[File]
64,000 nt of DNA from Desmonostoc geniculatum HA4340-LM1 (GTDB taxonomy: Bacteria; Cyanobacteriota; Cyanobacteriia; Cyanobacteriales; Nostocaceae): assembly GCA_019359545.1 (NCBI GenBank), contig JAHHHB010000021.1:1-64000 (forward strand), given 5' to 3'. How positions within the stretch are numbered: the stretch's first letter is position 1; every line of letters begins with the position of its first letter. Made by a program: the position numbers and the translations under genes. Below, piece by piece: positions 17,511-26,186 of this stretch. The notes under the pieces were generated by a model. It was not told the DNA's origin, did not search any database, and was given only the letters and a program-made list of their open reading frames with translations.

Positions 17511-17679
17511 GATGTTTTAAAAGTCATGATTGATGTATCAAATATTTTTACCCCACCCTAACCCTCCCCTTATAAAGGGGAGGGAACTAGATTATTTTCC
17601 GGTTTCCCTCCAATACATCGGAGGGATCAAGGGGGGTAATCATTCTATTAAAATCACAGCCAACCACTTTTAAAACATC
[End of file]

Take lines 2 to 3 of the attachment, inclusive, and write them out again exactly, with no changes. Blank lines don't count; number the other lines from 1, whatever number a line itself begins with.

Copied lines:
Positions 17511-17679
17511 GATGTTTTAAAAGTCATGATTGATGTATCAAATATTTTTACCCCACCCTAACCCTCCCCTTATAAAGGGGAGGGAACTAGATTATTTTCC